University of Hawaii Community Colleges
Student Services Annual Report of Program Data (ARPD)

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Kapiolani Community College Executive Summary Printer Friendly
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In August 2011, Joyce Romano, VP for Student Affairs at Valencia College provided a series of workshops for KCC student services staff about sustaining an organizational culture that motivates staff to pilot promising practices on a large scale in order to achieve deep improvements in the way we support and serve students. Her visit motivated the Student Services Division to embark on a transformation from providing traditional student services to offering a “student experience” with a focus on first year student success, as measured by the completion of 20 credits in their first year of college. A reorganization of counseling services was completed by the Chancellor in 2011 partly based on his desire to grow the number of physical centers throughout the campus where counseling and advising support are provided to students. These Centers where students can receive support from student services personnel are the Veterans Center, Ho`okele Center, Kekaulike Information and Service Center, Kahikoluamea Center, and Malama Center.  Other student services offices are co-located in the Iliahi Building for students with disabilities, TRIO/SSS students, and single parents/displaced homemakers. The result is that the college becomes a more personal learning environment for new and continuing students many of whom are intimidated or overwhelmed by college. The Centers are designed to provide students with opportunities to develop a personal relationship with counseling staff who can guide them throughout their academic journey.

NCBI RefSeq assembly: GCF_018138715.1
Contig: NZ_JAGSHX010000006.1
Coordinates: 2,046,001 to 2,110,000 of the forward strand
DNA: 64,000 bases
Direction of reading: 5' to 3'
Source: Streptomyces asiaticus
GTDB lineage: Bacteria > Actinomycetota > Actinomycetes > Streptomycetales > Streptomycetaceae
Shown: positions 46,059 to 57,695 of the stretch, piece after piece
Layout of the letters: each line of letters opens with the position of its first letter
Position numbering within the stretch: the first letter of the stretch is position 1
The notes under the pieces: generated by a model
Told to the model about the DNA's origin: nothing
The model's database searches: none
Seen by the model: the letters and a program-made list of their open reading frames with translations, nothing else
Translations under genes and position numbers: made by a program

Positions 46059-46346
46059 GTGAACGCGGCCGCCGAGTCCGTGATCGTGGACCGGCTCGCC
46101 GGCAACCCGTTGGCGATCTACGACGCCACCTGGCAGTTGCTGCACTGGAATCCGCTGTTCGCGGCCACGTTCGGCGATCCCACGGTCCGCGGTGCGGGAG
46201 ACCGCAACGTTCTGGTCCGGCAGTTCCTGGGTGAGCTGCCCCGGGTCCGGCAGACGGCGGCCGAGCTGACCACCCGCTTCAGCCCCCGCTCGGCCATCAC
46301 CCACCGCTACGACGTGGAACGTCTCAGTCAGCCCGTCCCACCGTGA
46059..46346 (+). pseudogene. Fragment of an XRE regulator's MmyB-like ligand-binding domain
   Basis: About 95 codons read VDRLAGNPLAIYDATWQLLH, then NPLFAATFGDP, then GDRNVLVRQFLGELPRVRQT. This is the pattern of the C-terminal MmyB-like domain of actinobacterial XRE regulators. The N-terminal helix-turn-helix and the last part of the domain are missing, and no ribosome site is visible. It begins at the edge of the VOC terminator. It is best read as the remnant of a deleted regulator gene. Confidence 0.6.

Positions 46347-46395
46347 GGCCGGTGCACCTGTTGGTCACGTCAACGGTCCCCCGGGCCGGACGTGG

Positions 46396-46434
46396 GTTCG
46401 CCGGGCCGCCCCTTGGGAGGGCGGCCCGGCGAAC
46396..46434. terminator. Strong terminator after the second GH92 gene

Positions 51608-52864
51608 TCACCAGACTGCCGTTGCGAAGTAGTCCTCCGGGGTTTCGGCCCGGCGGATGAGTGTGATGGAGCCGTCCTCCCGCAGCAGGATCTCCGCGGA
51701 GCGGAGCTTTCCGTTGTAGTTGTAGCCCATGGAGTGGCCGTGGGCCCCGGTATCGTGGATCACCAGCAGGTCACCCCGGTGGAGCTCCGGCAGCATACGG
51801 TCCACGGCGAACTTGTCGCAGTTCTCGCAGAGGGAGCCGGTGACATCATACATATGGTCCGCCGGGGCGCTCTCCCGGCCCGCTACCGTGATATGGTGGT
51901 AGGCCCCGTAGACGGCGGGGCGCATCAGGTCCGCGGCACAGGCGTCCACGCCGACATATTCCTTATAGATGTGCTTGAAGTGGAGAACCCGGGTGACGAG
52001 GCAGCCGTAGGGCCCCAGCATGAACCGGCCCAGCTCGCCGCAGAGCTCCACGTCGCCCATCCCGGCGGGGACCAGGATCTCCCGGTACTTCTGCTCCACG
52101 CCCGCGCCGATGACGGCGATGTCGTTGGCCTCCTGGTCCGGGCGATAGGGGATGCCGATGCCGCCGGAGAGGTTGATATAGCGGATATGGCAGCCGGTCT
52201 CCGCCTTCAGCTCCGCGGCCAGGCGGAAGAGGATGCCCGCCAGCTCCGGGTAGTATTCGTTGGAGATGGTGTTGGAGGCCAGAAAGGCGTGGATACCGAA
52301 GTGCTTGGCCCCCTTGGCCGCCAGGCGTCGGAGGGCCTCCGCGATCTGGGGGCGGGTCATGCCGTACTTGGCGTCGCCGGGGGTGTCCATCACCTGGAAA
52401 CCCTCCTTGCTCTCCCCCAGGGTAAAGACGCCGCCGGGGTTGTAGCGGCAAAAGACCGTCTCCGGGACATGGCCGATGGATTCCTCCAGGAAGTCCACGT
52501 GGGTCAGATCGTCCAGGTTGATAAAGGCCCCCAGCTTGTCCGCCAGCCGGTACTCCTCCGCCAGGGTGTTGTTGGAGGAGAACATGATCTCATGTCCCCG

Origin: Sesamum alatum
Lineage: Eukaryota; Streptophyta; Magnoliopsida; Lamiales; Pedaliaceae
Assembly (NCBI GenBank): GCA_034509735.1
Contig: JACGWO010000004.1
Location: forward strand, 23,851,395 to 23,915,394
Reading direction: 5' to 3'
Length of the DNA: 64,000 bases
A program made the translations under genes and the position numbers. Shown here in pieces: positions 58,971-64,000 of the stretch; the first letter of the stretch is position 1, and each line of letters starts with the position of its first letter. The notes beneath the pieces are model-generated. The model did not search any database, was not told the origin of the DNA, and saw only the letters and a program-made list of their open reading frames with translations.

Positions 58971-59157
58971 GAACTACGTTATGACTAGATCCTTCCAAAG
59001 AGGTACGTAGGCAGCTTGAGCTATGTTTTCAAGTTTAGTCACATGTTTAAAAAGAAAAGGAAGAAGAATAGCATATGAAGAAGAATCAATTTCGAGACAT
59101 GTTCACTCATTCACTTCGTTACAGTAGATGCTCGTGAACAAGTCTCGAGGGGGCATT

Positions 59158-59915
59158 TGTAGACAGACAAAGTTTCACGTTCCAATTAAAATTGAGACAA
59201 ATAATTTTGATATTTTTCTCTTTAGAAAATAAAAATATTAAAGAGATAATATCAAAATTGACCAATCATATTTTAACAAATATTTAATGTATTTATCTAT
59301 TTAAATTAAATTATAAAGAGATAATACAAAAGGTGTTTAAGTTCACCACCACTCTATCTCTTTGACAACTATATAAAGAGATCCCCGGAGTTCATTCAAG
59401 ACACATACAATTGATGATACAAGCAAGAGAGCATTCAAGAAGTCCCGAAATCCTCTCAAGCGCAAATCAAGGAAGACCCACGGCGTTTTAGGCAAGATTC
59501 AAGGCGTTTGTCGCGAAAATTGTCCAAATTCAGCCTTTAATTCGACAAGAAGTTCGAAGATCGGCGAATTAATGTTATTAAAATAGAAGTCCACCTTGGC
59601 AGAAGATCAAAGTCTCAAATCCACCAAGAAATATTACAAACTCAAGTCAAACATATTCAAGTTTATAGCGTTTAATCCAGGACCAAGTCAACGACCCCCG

At the same time, the student services unit adopted a sharper focus on providing financial planning and educational planning. Although extremely important to students, these services were not as well integrated into our counseling and support services offerings. Data provided through the Achieving the Dream Initiative, Hawaii Graduation Initiative, and the Chancellor’s Completion Agenda pointed out the low percentages of students who actually completed degrees or transferred in the prescribed amount of time. Student services personnel engaged in dialogues that based on a student development model to help students create their pathway through the institution. Tools such as STAR and MyPlan are now being adopted in counseling models to help students navigate their journey from admission to degree completion.

In summary,  Kapi`olani Community College’s Student Services Program is transforming to meet the needs of our students by providing physical centers throughout the college where students can access services,  by using online tools and in-person services to focus students on their degree completion plan from the beginning of their academic journey at the college, and by engaging with colleagues in academic affairs to work collaboratively on large-scale, promising innovations for student success.